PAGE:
... Yeah.

In particular, watching a visibly unfit Harry Kane go up against Virgil van Dijk was a bit like witnessing a sumo wrestler step into the Octagon with a small, gaunt, impoverished child from the Victorian era.

So what was there to be done for Spurs? Throw on Lucas Moura and Fernando Llorente, the little man/big man, quick man/so-far-behind-man-he's-still-got-PONY-on-his-shirt partnership that saw them past Ajax?

Who else was there? Erik Lamela? Meh. Eric Dier? Oh, fucking hell, no.

In the end, Liverpool blinked first and Divock Origi came on for Firmino along with their very own Old Faithful James Milner. And that's from Jurgen Klopp, who rarely, if ever, makes substitutions before the hour mark.

Eventually, Pochettino did respond in kind and Harry Winks was withdrawn for Lucas. Kane, despite appearing to play with both feet steel-bolted to the turf and a coathanger stuck down his jersey, remained.

Sissoko, who after his New York traffic warden impression early on was his usual physically imposing, destructive-running self and was unfortunate to be forced off with what looked like a hamstring injury.


Enter the Dier.

It was after that the game burst into life. Not because of Eric Dier though. Obviously not because of Eric Dier.

Spurs pushed, mostly through the singular force of will of Son, and Liverpool looked to hit them on the counter. Back and forth, to and fro. Alli had two decent chances, an audaciously attempted chip over Alisson that ended up floating into the keeper's arms like he'd kicked one of those plastic footballs you'd win at the school fête, and a header he did miraculously well to win over Joel Matip powered over the bar.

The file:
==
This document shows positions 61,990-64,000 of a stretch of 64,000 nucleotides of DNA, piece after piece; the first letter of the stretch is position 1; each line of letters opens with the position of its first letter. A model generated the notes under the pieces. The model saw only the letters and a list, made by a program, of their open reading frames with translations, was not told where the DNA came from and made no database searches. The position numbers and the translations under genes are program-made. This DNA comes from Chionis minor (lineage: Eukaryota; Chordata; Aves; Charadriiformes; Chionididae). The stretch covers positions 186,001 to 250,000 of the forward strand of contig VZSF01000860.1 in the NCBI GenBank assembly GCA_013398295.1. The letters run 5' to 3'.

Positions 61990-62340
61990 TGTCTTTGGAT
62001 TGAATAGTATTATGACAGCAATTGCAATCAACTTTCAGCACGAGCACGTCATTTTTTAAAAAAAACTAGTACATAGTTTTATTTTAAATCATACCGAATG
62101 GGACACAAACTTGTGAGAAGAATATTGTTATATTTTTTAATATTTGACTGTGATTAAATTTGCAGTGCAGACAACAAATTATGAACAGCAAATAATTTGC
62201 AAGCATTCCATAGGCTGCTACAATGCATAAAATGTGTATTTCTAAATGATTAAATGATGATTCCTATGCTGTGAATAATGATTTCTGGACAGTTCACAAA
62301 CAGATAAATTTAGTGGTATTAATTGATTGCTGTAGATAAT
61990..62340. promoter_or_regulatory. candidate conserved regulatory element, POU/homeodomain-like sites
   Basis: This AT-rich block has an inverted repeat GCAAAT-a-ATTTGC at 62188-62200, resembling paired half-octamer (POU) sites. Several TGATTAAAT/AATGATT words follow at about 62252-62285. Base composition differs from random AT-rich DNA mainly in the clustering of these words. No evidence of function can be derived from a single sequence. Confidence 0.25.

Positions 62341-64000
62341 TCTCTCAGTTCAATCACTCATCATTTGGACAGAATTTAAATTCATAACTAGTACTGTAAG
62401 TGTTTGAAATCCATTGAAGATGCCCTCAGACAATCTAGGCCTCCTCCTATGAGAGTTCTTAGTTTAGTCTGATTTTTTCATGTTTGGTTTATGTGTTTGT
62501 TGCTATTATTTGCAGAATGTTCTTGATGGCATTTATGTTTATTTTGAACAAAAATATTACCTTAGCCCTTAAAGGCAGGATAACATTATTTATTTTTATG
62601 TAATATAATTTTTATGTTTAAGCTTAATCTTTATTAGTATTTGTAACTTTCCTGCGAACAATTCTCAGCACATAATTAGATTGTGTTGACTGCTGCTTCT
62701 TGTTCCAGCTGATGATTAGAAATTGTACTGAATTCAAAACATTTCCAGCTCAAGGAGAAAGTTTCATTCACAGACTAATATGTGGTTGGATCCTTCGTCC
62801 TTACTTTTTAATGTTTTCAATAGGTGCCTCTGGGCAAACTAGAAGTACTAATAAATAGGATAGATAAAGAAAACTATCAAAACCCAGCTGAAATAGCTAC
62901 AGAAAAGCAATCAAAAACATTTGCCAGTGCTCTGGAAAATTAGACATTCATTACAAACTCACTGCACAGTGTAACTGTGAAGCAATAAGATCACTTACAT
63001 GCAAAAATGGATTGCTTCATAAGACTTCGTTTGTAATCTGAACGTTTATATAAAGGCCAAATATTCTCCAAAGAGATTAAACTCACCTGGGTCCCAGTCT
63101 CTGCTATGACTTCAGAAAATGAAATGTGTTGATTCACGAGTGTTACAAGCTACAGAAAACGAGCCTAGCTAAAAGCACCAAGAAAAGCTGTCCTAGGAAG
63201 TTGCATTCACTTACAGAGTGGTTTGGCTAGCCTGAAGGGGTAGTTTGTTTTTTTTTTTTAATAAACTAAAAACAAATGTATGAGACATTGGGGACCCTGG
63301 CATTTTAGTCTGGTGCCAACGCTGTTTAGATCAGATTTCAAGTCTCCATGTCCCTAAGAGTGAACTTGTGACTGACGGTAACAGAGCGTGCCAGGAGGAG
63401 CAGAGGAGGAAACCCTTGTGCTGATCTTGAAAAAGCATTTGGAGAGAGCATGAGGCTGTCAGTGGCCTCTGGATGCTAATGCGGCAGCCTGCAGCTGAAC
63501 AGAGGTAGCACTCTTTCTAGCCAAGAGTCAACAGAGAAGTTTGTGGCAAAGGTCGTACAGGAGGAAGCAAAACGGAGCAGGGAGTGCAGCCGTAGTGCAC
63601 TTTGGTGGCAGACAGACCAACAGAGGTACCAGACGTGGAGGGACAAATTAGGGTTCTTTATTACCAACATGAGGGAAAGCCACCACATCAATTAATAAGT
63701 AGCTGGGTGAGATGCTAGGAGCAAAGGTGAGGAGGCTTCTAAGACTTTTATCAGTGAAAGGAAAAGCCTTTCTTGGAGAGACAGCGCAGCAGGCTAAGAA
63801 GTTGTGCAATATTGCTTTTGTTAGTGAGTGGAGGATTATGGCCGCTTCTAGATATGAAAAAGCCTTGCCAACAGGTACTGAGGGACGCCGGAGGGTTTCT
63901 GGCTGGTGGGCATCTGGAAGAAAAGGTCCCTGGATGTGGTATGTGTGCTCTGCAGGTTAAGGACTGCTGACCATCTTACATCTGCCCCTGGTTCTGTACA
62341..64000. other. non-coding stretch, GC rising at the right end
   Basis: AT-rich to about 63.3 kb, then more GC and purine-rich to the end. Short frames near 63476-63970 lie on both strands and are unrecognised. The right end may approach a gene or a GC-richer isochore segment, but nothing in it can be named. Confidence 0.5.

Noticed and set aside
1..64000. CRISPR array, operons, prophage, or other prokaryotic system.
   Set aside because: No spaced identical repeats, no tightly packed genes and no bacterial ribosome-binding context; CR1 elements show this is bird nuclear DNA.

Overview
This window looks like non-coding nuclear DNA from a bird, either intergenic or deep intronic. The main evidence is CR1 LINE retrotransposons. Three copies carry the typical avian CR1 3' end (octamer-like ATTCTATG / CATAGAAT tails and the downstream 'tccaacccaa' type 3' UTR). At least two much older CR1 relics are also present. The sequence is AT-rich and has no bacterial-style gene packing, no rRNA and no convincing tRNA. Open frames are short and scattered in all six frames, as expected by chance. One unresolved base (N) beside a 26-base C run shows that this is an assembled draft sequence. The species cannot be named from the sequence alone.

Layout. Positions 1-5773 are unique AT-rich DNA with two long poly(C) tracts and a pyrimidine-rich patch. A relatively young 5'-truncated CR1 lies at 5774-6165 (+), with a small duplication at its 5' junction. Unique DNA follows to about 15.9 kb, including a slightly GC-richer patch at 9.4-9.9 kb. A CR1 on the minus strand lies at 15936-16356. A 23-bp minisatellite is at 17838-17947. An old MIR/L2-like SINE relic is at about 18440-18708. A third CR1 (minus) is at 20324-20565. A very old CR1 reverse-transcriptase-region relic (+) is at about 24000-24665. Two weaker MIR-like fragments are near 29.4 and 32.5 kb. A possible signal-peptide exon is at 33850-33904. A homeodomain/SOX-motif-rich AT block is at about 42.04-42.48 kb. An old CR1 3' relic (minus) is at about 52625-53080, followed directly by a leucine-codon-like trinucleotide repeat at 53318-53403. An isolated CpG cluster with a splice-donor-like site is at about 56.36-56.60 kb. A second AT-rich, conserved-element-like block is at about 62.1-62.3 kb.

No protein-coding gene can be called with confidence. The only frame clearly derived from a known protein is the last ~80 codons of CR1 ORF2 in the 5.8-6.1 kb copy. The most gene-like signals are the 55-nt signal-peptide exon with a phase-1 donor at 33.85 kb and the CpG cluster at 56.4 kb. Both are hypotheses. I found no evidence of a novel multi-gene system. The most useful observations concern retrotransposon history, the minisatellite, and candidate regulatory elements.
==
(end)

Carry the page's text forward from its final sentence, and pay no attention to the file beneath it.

And still they came. Son fired in a long-range drive, Alisson beat it away. The ball immediately came back into the box to an unmarked Lucas. A snapshot without any real conviction. Alisson save. Son tried another piledriver, this time off his left, but his legs were gone, and it dribbled harmlessly across the turf.

You could even feel the spirit draining from the most optimistic and opportunistic football player in the world.

As if to rouse him, Llorente entered the field with nine minutes of normal time remaining for Spurs' final change. One last hurrah for the cumbersome target man who looks like a flamenco dancer. His presence, however, only seemed to momentarily distract the Liverpool back four rather than actually discomfort them. He was involved, and by involved I mean 'watched Trippier's cross sail over his head' as Rose won a freekick on the edge of the Liverpool box. But yet again Alisson made another confident save, parrying behind a belatedly curling Eriksen free-kick.